Practical constraints of political geography, an uncertain mission and unclear rules of engagement, and the need for extensive diplomacy to achieve coherence and consensus on militarily establishing safe zones in Syria all argue against safe zones as an option to halt the violence in Syria and depose the Assad regime at acceptable risk or cost. So what should the United States and like-minded countries actually do?
Finding a solution
It has become cliché to say there are no good policy options to solve various international security problems, but with regard to Syria it is a cliché because it is true. It is unclear what impact another layer of more restrictive sanctions will have on the Assad regime’s calculations. The regime may decide that it can survive solely on Iranian and Russian economic support. It may nonetheless be worthwhile to make more systematic efforts to go after the Syrian business elite and political allies that provide the bulk of support for the Assad regime in order to make clear their material interests will suffer should Assad survive.
Some have suggested recognizing and arming Syrian opposition forces for various reasons, the most persuasive being the argument by U.S. Institute of Peace scholar Steven Heydemann that doing so allows outside actors to exert influence over a militarization process that is already under way. But as Heydemann acknowledges, arming the Syrian opposition so it does not produced fragmented militias (as the current militarization process has the potential to do) requires “coordinated frameworks.” Moreover, helping provide greater political coherence to the Syrian opposition may be a goal that is both easier to achieve and for which it is easier to gain widespread support than supplying arms.
Regardless of the merits of various policy options currently being discussed, the need for greater diplomatic coordination between states opposed to the Assad regime is apparent. There are a number of key players involved—the United States, France, the United Kingdom, Turkey, Saudi Arabia, and Qatar appear to be the critical nodes pushing current international efforts to end the violence in Syria and oust Assad—but the public coordination between them so far is less than impressive.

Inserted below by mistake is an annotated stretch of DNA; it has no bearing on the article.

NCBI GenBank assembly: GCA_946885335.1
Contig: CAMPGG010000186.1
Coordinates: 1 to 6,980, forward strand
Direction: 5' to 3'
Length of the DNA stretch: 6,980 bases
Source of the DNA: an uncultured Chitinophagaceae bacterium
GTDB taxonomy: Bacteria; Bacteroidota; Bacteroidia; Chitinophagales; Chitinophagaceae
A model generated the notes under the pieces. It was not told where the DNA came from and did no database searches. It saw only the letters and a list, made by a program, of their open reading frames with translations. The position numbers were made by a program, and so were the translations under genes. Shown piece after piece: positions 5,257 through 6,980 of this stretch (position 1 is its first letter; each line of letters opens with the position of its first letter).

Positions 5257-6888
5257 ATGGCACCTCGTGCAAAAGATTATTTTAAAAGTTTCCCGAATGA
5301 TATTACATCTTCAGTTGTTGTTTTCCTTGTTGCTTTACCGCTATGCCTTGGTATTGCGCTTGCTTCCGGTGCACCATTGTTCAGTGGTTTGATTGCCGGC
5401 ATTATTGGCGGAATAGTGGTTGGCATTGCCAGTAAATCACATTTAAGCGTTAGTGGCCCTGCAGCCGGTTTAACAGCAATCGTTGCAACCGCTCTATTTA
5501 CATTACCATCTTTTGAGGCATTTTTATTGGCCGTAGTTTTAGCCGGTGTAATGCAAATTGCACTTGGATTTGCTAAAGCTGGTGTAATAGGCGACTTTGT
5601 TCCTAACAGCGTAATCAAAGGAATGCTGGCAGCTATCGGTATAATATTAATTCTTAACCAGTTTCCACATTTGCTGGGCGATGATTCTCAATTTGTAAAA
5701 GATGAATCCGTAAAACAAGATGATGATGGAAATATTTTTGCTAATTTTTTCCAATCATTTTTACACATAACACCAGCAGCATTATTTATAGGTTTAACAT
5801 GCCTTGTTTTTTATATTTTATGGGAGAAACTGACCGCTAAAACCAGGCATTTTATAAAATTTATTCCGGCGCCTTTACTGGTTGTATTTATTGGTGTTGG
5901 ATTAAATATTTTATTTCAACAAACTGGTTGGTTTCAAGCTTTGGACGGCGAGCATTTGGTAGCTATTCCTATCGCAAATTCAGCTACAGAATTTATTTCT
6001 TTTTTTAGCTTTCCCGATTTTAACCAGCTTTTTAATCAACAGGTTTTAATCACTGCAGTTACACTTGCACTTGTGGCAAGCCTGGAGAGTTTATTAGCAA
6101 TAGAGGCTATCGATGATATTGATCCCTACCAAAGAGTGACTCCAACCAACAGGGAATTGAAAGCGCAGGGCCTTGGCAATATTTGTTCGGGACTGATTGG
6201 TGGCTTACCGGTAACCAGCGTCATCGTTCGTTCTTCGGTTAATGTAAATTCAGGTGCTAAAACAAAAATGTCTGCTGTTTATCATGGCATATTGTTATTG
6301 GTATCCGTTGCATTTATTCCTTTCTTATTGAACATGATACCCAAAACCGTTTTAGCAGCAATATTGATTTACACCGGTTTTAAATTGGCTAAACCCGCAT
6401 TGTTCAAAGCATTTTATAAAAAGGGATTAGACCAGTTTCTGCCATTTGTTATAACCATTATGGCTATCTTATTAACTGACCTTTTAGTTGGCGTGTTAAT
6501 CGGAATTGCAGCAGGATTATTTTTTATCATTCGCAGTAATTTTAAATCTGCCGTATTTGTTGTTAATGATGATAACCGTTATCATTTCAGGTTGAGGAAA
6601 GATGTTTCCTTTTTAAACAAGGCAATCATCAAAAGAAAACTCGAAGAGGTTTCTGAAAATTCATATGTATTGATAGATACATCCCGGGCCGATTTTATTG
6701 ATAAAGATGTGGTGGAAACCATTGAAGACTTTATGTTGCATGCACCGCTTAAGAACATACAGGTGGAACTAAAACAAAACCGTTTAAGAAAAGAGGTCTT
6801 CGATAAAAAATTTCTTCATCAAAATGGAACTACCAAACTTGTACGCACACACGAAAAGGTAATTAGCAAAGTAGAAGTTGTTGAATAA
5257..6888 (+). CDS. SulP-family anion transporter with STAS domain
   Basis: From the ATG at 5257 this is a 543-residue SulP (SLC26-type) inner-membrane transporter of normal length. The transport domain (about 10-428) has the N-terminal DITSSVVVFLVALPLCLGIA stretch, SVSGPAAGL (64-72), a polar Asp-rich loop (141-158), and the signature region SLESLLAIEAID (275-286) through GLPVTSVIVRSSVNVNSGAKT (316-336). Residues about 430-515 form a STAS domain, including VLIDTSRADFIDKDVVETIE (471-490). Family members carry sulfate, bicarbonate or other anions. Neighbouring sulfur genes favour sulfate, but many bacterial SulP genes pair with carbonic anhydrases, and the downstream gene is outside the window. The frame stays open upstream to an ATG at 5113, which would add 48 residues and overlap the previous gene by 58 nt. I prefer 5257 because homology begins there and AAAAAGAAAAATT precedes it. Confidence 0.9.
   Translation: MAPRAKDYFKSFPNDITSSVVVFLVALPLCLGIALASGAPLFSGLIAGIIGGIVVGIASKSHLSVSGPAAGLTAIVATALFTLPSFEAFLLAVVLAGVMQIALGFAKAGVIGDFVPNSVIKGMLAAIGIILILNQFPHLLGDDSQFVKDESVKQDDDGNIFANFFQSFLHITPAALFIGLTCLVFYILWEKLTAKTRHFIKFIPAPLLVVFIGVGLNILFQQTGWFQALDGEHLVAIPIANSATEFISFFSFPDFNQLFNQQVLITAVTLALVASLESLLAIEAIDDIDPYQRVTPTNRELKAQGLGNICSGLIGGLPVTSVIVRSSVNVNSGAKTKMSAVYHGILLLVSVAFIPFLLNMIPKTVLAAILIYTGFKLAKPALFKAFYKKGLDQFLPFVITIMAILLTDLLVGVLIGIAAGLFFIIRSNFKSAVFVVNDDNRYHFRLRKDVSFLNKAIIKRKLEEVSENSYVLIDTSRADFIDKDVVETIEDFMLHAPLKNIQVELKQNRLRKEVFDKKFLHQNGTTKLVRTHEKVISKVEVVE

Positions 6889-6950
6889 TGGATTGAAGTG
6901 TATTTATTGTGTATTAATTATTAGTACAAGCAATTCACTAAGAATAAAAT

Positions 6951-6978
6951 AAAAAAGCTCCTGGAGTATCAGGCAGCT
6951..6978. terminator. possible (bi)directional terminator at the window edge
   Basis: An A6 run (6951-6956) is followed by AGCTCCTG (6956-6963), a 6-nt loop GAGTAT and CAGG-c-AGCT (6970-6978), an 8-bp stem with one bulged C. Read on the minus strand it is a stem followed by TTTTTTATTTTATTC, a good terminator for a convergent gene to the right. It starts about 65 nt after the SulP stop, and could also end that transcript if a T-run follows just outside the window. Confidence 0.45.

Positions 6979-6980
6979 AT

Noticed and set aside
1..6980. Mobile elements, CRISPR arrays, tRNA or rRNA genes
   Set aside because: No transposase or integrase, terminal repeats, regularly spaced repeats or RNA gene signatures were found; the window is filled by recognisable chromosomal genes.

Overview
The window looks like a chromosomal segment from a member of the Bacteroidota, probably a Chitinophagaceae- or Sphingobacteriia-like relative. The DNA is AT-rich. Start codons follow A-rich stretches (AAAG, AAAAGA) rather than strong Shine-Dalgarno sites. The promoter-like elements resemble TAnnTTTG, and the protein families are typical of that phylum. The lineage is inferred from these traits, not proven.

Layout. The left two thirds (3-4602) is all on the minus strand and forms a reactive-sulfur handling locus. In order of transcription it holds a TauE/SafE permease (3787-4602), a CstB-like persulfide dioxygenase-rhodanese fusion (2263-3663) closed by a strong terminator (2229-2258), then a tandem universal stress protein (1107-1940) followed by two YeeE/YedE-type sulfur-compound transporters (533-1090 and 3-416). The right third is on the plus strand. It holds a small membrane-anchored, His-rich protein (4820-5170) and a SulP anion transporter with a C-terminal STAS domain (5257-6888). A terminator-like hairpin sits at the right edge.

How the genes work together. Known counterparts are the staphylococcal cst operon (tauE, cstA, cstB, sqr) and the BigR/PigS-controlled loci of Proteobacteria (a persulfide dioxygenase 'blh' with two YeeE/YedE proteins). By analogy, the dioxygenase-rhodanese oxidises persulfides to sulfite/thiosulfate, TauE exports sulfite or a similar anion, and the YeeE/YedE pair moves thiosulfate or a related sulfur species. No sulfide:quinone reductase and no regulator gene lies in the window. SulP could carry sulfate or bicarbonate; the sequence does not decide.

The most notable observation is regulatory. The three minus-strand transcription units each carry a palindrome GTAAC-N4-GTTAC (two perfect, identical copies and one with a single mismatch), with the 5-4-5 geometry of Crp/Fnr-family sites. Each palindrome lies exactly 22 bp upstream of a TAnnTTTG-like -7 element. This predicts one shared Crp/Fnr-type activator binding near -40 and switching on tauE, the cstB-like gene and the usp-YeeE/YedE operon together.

Since the veto of the Security Council resolution endorsing the Arab League plan, however, there have been encouraging signs of greater coordination between these players. Secretary of State Clinton and Turkish Foreign Minister Davutoglu met last week in Washington, with consultations about the situation in Syria high on the agenda. And the newly formed Friends of the Syrian People group that recently met in Tunisia, while gathering together states opposed to the Assad regime, appeared to paper over the differences of major players over issues like arming the Syrian opposition more than it unified their efforts to remove Assad from power.
Earlier this week the U.N. Human Rights Council voted to condemn Syria for its "widespread and systematic violations" against civilians. The resolution urged Syria to immediately stop all attacks on civilians and grant unhindered access to aid groups. It also supported gathering evidence on possible crimes against humanity and other serious human rights abuses in Syria. The U.N. Security Council also approved a statement deploring the humanitarian situation and calling for "immediate and unhindered access," and there are reports that the United States and France are working on a draft U.N. Security Council resolution demanding such access and an end to the fighting. As of Friday, however, the International Committee for Red Cross, or ICRC, was prevented by the Syrian authorities from entering the Homs district of Baba Amro. Turkey’s National Security Council had also issued a statement calling for humanitarian access to besieged Syrian cities, an important development. Increasing cooperation and coordination with Turkey should be a key goal of U.S. Syria policy going forward, given the pivotal role Turkey will have in any international involvement in Syria—military or otherwise—and the potential impact events in Syria can have on Turkey’s domestic politics and security.
Syria’s complicated situation has defied efforts to formulate solutions that would end the bloodshed there while removing the Assad regime from power. In turn, this difficulty in determining how to achieve these objectives has made coordination between international actors even more problematic than usual. While there are hopeful signs emerging that international coordination is improving, the United States should make sure that this coordination produces consensus policy options for which key players can marshal international support regardless of their content. It is not enough for one player to develop a plan—it should consult and coordinate with its partners to push it forward. The United States can and should drive this process forward while remaining cognizant of the risks and costs of direct ground military intervention in Syria.
Peter Juul is a Policy Analyst at the Center for American Progress.